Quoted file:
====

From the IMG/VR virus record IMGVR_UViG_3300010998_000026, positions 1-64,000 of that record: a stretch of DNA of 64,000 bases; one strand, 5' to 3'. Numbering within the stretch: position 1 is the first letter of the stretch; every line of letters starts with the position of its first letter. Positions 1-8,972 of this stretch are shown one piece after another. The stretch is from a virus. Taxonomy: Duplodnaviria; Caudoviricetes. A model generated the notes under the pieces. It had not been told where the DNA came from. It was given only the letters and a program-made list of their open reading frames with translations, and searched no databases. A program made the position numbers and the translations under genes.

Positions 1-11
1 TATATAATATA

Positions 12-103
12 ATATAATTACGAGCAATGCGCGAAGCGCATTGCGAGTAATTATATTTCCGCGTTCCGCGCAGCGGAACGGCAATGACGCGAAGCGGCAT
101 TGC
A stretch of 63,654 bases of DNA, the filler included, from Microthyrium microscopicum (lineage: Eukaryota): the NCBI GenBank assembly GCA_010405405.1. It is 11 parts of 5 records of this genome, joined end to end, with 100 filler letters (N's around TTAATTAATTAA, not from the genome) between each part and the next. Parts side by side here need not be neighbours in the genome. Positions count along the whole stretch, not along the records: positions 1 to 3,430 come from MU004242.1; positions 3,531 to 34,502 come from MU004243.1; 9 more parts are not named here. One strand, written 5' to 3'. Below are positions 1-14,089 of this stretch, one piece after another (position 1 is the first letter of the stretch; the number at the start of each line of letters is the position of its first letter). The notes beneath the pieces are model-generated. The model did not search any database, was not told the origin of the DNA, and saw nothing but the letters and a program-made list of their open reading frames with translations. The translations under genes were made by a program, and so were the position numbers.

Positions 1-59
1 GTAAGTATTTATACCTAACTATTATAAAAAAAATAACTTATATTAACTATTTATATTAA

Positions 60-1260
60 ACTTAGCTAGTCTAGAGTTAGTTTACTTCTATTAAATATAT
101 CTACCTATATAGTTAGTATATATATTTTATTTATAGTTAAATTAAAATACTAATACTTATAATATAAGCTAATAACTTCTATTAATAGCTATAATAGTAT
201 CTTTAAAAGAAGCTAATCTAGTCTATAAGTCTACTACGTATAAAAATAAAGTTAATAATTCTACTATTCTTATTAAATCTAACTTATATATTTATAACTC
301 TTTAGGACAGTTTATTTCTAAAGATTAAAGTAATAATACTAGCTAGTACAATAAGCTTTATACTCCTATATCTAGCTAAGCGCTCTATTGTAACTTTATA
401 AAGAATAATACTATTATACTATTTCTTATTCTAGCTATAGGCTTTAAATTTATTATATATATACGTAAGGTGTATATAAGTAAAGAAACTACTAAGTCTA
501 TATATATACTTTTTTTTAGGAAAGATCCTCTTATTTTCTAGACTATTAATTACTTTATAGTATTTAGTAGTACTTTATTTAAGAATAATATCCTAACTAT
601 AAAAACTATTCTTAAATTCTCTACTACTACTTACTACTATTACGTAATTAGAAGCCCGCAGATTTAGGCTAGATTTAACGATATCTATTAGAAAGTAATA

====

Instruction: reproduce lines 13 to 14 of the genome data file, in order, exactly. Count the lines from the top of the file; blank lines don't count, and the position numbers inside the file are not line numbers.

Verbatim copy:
201 CTTTAAAAGAAGCTAATCTAGTCTATAAGTCTACTACGTATAAAAATAAAGTTAATAATTCTACTATTCTTATTAAATCTAACTTATATATTTATAACTC
301 TTTAGGACAGTTTATTTCTAAAGATTAAAGTAATAATACTAGCTAGTACAATAAGCTTTATACTCCTATATCTAGCTAAGCGCTCTATTGTAACTTTATA